Saturday, 22 December 2007


Yes, this year I am holding Christmas in a gay roller disco.

Note the unpleasant minty-green wall which is standing in for 'tree under which to put this sort of thing'. Note also the complete absence of labels indicating which present is which. Have I cleverly colour-coded the sparkly ribbon so I can tell who gets what? Have I bollards. This could get...interesting.

Off to battle my way onto a train. May your turkeys all be golden, and my apologies if you are one of the long list of people whose Christmas cards are sitting on top of the fridge. I do love you, just apparently not enough to have ever worked out where you live.

Italo Calvino's If On A Winter's Night A Traveller, which is reminding me it's been a while since I've read anything genuinely 'literary'. You are the reader, reading Italo Calvino's book, which turns out to be the opening chapters of someone else's book, misprinted, which you then seek to read more of, only to discover that it too has been misrepresented, in the course of which you read another misidentified opening chapter of yet another novel, and so on, all while you slowly find yourself becoming not reader but character, narrative, plot. Extraordinarily clever, although I'm wondering if it can sustain itself for another 150 pages. That's the trouble with post-modernism: sometimes the idea is more fun than the execution.

Signatures on contracts and resignation letters. (They say you shouldn't give up your day job just because you have a book deal. 'They' don't also work nights. :P) And notes, notes, notes.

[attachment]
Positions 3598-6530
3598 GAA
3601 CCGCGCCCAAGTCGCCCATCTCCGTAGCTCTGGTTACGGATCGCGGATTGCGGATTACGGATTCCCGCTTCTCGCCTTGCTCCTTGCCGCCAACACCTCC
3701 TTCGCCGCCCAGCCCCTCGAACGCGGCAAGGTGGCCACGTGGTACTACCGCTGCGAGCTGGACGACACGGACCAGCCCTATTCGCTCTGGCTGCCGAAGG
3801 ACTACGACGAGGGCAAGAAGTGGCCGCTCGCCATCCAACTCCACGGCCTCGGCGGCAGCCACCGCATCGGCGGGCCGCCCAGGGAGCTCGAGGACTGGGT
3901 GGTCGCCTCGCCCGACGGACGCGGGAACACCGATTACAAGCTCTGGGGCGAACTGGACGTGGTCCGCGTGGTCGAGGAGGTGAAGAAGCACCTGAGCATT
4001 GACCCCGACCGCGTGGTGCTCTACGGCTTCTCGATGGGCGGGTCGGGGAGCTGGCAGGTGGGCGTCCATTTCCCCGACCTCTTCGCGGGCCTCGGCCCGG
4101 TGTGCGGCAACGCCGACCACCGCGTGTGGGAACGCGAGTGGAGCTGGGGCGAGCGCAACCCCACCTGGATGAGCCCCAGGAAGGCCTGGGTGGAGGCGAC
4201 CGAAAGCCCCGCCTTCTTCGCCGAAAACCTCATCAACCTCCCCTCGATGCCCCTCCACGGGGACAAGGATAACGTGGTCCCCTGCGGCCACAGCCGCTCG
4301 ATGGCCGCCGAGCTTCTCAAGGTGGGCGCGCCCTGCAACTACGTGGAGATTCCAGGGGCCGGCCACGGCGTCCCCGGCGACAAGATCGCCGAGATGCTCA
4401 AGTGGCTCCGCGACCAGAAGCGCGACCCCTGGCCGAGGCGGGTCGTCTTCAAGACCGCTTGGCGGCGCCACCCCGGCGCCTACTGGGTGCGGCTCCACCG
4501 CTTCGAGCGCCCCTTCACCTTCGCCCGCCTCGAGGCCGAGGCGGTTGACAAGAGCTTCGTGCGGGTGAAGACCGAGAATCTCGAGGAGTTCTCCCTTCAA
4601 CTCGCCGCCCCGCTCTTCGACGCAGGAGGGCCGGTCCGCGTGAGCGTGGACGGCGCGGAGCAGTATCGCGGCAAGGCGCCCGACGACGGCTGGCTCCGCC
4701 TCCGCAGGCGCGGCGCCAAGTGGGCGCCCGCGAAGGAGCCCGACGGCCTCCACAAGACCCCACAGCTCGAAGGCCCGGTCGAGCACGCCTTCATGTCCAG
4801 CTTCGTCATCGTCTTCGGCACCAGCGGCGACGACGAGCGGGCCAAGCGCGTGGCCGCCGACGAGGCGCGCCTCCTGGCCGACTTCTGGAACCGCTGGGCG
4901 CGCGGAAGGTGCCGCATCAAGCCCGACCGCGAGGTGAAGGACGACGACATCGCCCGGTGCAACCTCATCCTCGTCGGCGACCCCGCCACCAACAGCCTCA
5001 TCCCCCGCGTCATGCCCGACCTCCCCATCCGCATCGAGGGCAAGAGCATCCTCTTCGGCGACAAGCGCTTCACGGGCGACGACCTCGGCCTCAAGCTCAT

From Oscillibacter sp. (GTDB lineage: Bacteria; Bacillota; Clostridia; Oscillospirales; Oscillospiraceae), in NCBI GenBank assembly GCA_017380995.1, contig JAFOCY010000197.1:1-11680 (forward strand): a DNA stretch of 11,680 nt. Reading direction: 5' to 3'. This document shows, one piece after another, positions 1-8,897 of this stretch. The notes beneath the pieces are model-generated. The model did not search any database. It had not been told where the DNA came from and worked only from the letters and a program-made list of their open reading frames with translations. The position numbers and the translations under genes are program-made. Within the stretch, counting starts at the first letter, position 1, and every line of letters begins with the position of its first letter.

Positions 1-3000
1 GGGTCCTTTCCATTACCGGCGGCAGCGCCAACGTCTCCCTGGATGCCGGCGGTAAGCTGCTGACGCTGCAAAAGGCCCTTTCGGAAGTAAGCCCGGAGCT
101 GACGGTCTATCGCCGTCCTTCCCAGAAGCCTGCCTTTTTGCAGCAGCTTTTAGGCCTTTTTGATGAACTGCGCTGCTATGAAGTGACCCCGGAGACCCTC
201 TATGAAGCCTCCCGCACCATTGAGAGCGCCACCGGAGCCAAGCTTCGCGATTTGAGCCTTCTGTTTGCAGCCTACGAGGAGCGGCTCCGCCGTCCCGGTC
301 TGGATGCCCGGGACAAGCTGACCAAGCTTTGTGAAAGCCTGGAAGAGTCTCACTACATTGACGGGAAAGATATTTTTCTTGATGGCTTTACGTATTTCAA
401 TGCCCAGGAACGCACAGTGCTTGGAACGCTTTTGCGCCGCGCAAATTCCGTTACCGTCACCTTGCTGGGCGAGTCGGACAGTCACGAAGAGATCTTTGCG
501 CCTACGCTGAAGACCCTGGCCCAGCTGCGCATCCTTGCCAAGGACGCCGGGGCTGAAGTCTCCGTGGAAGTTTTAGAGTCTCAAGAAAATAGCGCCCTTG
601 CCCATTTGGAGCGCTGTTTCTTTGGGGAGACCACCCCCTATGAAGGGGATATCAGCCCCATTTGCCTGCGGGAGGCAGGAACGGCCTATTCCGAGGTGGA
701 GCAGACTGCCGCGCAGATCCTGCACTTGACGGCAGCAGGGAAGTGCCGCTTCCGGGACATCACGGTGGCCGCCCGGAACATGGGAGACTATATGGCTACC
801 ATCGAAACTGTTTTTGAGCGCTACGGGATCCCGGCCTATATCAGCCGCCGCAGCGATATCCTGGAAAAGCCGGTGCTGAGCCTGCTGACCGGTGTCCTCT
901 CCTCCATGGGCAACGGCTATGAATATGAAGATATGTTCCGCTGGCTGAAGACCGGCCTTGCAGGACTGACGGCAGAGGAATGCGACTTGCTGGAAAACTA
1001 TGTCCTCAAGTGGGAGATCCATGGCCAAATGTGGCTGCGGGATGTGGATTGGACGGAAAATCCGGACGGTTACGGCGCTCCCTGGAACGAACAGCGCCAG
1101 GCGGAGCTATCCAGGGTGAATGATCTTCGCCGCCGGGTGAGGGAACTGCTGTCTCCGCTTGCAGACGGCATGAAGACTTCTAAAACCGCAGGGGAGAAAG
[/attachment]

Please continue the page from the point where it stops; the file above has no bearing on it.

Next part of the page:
Feeling poorly because now I am on holiday and that's just bloody inevitable; ripping bits of Supernatural onto ye iPod for travel distraction purposes (tiny Dean!); wishing the Spice Girls would stop trying to act and/or sell me things; watching The Children of Green Knowe and feeling impossibly nostalgic.

Tuesday, 11 December 2007

lipstick cherry all over the lens

Author Photo day, hurrah! Lovely Sadie: Make Up Lady transformed my pallid old fizzog (apart from the cold-induced red nose - so festive) into something resembling a human being. Dominic the photographer skipped about with a big flappy foil kite to make natural light suffuse me with glowiness, while shouting 'Say A Sentence!' at me at intervals. (This is to keep your face muscles relaxed between glamorous-yet-intellectual authorial smiles. Either that or he was a bit bored.) And I was fed cups of tea.

Very emphatically best of all, though: on the way out I passed the next author in the photo queue, an affable-looking chap who was introduced to me as 'Philip' and kindly asked about my book. 'And what do you write?' I asked. He looked slightly crestfallen, and mumbled something about having written quite a few books, actually, at which point I thought 'Oh arse, he's someone terribly famous, have made utter fool of self and offended him, gaaaah', until his mumbling included the words 'Mortal Engines' and OH BLIMEY IT WAS ONLY PHILIP REEVE! I adore Philip Reeve (despite evidently not knowing what he looks like). I covered my huge error by flailing at him like a lunatic and telling him he's completely brilliant, and would've gone on for about half an hour if he hadn't had to go and Say Sentences at Dominic, which on reflection was probably fortunate. He seemed to find it all quite entertaining, anyway: apparently it makes a change from people thinking he's Philip Pullman. Oh, and he was wearing a brown moleskin three-piece suit, which makes me love him all the more.